How We Organize all of our The Good and The Beautiful Curriculum and Manipulatives
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Recently I posted how we organize our school curriculum for my year 1 student and my year 0 student. As I was filing all the books in their proper spots, I quickly realized that I was going to have to be a bit more creative when it came to organizing Math. If you're like us, we have an incredible amount of math manipulatives and two activity boxes from The Good and The Beautiful Math K & 1 Math to organize. That's a whole lot! Let's dive in so you can see how we're doing it.
I hope you enjoy this video below as I tour our Math organization in this home. Below you'll see all the resources I use and or recommend to start organizing all the math things in your own home.
In this 2020-2021 year, my kiddos placed into the Math K & Math 1 levels of The Good and The Beautiful (TGTB). I looked at several math curriculum before deciding on TGTB, but I always kept coming back to it for various reasons:
I'm definitely not the only one that loves this curriculum as it has sold out twice since March 2020! Luckily, I was able to secure the Math K Activity Box from The Good and The Beautiful, however I was not so lucky with the Math 1 Activity Box. Thus I purchased the PDF version of the Math 1/2 Activity Box and started to see what I already had as far as manipulatives go and what I needed to gather, purchase or create.
According to The Good & The Beautiful Site, these are all the items offered within their Activity Box for Math 1 & 2:
If you search Math Organization on The Good And The Beautiful Community Group on Facebook, you'll see lots of ways to organize things. Some of the most popular choices are the following:
My particular choice is the first one, the Photo and Craft Keeper by Recollections. Please see the video below to see how we organize it exactly. The great thing about the other options is that they have enough space to also hold the Math Spiral Bound book per student, a great option if you like taking your curriculum on-the-go. Now let's dive into the individual manipulatives needed:
The Math 1 Activity Box comes with a small learning clock for students. There are ways to DIY a learning clock, but in case you're curious with what's out there, here are some options. The first option has additional items that help you teach "reading time" along with the learning clock. The second is just the small clock, which actually was the option I went with and fits perfectly in the photo keeper box I opted for to organize the manipulatives.
The Math 1 curriculum uses seashells ALOT. Luckily, we went to the beach several times this summer and set my kids on a hunt for beautiful seashells. I sorted through them all and selected the smaller shells that would fit within the printed math mats. (You can see the seashells in our organized box in the video above.) Below are some manipulatives that match the printed material within the PDF if you purchase the downloadable version of the Math Activity Box.
Additional Manipulatives That We Gathered On Our Own
So these are the manipulatives that you can buy at the dollar store, market, or probably have in your home already:
Other Tools & Manipulatives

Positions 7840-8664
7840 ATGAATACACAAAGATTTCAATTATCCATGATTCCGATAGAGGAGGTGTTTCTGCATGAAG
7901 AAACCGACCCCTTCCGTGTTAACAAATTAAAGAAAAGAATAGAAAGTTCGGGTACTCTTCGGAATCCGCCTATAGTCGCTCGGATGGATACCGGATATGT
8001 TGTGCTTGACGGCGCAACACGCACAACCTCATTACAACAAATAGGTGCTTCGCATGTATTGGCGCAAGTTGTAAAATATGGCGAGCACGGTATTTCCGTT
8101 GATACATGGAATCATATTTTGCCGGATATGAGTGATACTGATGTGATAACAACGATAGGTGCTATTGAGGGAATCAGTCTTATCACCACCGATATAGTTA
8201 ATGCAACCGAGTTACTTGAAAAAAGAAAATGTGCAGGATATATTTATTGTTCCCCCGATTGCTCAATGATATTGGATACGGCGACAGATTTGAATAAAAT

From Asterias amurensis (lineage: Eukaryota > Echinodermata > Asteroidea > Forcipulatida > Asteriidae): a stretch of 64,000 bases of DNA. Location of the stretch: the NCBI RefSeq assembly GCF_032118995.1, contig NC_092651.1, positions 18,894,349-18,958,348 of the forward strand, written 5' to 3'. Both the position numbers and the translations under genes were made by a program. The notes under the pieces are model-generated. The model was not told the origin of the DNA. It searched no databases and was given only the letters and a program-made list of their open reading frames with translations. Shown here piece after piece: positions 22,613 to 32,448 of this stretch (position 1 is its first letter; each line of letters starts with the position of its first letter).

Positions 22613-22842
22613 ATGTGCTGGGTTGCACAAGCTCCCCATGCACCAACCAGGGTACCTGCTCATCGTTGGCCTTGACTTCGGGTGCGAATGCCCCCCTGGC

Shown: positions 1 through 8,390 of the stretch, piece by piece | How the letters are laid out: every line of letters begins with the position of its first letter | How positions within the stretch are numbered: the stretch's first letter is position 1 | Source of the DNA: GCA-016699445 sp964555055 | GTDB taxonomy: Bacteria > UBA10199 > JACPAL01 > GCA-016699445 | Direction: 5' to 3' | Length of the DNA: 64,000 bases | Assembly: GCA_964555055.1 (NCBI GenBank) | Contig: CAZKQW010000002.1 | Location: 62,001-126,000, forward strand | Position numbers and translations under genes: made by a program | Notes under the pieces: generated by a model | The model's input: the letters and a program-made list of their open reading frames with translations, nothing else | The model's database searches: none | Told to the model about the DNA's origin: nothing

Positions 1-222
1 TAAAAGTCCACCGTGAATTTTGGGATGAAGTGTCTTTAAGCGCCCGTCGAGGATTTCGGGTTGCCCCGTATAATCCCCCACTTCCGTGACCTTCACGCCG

Because of the additional games one can do as a bonus with your students, you'll need at least 2 pawn pieces or game pieces. This is one thing I didn't specifically buy as we already have a chess board at home and counting bears. My daughter always opts for the counting bears when we play against each other in math games.
Here are a few options that will be necessary to have available for your Math 1 & 2 students:
I went ahead and purchased the PDF for the activity box (a. because I didn't want to wait until TGTB restocked in August 2020, & b. because I felt it would be a good idea to have the PDF version of Math 1/2) and that allowed me to be able to print the Game Instructions as well as the Math Place Value Chart, Game Work Mats, Play Mats, & Tangram Puzzle Mats. You can see how I organize it all in the video above, but to give you a hint, I use the below items to make it possible.
The different printing places to look into that I found were the most economical for this curriculum were the following:
The absolute best thing about organizing your math manipulatives this way is that it takes up a very small footprint. It stays in its small suitcase in a corner of our homeschool room and is ready to take out at a moment's notice.
To make it easy to pull out the correct small box of manipulatives at Math time, I made labels for each group of manipulatives. I have these clear Avery Return Address Labels on hand, so this template is for these in particular (Avery 18667). If you don't have these labels in particular, you can use this template for inspiration on labels you currently have or cut and paste on to another template. If you do have these labels, you may edit the below template to suit your needs.
I hope this tour helps guide you on one way to organize your own math items. If you have any questions, please reach out! I'm happy to help.
Next up, I'm planning on showing you all how I'm traversing the legalities of homeschooling and how I'm setting myself up for a Portfolio Evaluation. Stay tuned for a freebie and all the research and advice.
See ya soon!
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Mom of three beautiful kids, married to my best friend, finding daily ways to bring joy!